[Automotive] 2019 Toyota Yaris Sedan XLE review

The 2019 Toyota Yaris sedan received a very minor update for this model year, dropping the iA name (a carryover from the days of Scion) and adding a few trim levels. The car is still based on the Mazda2, a vehicle no longer sold in America. Aside from the badging and the grille, the styling both inside and out is distinctly Mazda. Before, the car was only available in one basic spec (again, a legacy of Scion), but now Toyota is offering three separate trims — L, LE and XLE. All three are still powered by a 1.5-liter inline-four, though only the L and LE are available with manual transmissions. The automatic improves fuel economy by 1 mpg across the board. Standard features on the XLE include leatherette seating, a 7-inch infotainment screen, keyless entry and ignition, and automatic climate control.

Editor-in-Chief Greg Migliore: The Yaris is one of the stronger, better-looking cars in this diminutive class. It looks far nicer than its predecessors, and the interior is better than expected for this price point. Thanks to its Mazda genetics, the Yaris handles well with a tight chassis and solid steering. It's a tossable little sedan. I was able to get a carseat in back, which was slightly challenging with a car this small but nothing crazy. The Yaris is fun-to-drive, attractive and a decent bargain.

Senior Editor, Green, John Beltz Snyder: Approaching the Yaris from the side, I liked the silhouette, the rounded roof, the playful character lines and the wheels pushed to the corners. Then, as I rounded the front, the car transformed into a big, blue largemouth bass. The way the grille angles to a point near the bottom, with that angle echoed by another crease beneath the headlights, just looks like it's about to swallow a Hot 'N Tot. The inside of our tester was pretty sparse, but nice. It reminded me of the higher trims of the Corolla I recently drove. Even better, I was able to fit my Nalgene in a spot in the door.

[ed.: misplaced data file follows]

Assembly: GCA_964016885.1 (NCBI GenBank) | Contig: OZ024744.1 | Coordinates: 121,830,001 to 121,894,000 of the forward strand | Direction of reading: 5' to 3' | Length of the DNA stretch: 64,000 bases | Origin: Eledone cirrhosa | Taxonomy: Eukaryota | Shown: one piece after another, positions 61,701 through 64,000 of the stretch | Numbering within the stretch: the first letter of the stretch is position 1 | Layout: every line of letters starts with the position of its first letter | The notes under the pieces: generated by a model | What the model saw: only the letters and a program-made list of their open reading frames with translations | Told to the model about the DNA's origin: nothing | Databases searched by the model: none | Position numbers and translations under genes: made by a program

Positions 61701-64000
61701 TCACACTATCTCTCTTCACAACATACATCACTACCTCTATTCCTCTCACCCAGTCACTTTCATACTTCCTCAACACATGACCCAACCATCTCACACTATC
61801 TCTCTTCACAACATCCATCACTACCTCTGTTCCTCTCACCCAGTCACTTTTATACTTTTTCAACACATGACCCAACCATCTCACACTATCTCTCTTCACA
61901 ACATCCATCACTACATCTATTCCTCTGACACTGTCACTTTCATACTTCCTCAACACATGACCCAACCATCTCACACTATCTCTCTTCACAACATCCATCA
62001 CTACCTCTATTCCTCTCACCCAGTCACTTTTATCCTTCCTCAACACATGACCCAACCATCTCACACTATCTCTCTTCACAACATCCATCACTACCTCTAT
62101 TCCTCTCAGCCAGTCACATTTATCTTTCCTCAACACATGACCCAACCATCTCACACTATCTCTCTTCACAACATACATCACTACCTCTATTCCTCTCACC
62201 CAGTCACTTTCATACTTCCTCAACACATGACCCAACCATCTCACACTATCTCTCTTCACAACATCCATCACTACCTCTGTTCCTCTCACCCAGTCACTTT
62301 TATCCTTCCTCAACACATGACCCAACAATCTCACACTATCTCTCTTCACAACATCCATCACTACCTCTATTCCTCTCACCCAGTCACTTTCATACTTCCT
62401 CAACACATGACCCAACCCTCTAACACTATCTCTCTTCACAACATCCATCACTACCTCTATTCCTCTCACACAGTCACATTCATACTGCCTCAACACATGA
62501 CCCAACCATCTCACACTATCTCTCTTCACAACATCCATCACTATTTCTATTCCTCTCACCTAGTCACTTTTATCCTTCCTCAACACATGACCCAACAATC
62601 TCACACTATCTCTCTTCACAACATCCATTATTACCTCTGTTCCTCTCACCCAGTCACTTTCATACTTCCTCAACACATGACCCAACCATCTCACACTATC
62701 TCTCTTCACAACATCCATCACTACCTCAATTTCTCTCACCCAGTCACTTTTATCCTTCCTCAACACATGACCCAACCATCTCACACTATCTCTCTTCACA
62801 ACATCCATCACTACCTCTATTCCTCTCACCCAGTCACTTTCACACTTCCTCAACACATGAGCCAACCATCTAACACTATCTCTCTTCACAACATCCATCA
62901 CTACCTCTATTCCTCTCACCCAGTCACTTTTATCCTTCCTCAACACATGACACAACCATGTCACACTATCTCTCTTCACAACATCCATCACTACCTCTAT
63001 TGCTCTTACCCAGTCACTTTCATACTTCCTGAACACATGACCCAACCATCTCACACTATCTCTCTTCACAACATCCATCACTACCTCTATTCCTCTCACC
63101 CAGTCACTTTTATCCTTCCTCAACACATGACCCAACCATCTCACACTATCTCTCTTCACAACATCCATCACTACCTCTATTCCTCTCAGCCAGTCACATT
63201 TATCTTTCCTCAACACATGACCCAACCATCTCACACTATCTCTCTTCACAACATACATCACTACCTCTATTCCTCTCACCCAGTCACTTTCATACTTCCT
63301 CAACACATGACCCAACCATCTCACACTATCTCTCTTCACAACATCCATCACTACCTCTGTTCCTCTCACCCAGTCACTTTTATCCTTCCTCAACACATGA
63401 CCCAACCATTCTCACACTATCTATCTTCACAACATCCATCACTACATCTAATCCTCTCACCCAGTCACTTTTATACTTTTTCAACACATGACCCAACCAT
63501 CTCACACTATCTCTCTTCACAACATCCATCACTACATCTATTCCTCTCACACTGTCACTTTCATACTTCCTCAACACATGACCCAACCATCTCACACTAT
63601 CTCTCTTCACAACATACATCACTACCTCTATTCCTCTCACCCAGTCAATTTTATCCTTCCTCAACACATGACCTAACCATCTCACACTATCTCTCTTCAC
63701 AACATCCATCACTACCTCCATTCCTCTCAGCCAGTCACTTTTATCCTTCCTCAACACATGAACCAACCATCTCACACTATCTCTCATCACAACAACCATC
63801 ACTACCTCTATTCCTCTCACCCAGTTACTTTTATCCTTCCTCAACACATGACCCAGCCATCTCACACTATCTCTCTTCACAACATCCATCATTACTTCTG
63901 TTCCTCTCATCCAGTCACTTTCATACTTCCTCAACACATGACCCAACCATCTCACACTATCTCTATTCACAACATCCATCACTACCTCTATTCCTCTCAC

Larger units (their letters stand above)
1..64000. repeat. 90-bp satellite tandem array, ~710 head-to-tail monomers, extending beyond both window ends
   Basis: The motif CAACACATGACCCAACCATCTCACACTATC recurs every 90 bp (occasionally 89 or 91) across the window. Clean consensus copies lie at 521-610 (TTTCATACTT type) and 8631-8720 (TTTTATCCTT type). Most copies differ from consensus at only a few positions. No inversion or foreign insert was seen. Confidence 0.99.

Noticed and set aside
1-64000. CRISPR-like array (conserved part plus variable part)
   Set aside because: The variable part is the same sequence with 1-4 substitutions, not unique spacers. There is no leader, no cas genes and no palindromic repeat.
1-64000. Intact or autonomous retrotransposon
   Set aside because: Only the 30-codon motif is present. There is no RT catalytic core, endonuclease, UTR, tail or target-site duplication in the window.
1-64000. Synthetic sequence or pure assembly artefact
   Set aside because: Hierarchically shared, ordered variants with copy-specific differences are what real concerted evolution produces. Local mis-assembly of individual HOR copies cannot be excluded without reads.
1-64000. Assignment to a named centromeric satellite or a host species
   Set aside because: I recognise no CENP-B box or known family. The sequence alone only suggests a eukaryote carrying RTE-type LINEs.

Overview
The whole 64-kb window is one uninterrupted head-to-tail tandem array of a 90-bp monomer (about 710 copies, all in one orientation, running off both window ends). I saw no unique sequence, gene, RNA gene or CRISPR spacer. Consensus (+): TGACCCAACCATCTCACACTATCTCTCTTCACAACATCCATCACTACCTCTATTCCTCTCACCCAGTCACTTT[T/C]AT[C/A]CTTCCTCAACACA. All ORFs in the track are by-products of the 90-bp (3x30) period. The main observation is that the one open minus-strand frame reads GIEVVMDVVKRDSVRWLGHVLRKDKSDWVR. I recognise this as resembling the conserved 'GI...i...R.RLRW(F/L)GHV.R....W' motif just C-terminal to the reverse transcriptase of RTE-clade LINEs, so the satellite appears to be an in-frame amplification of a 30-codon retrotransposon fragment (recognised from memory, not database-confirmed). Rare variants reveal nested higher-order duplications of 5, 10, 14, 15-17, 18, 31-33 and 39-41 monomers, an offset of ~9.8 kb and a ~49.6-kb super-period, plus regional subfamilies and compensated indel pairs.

While slow, the Yaris is actually pretty entertaining to drive. It's small and easy to place in gaps in traffic, and offers plucky handling and a sense of confidence through the steering wheel. I spent a lot of time in the Mazda2 in days of old, and really loved it. The Yaris, bearing much of the 2's DNA, brought back fond memories. I can't wait to give the recently unveiled Yaris Hatchback a try.


Associate Editor Joel Stocksdale: What really impresses me about the Yaris sedan is how grown-up it feels. It may be a tiny car, but the interior is very stylish and has nice plastics. The leatherette touches really elevate the car. The driving position is very comfortable, too. Adding to all of this is a generally refined driving character. The ride is a tad firm, but very well controlled. The car is quite quiet for this segment, too. It's basically what you would expect from a car a size up, but vacuum packed.

What I'm a bit disappointed about is that it doesn't feel as much like a Mazda as I expected. There's a fair amount of body roll and understeer, and not much grip. It's just not as sporty as Mazda-branded cars. The engine's 106 horsepower is just barely adequate, too, evidenced by the automatic transmission's desire to hold gears as long as possible when demanding moderate acceleration.

But overall, the Yaris sedan is a very good tiny car, especially if you don't want to sacrifice the comforts of larger cars. I just wish it was a bit more fun.




Automotive


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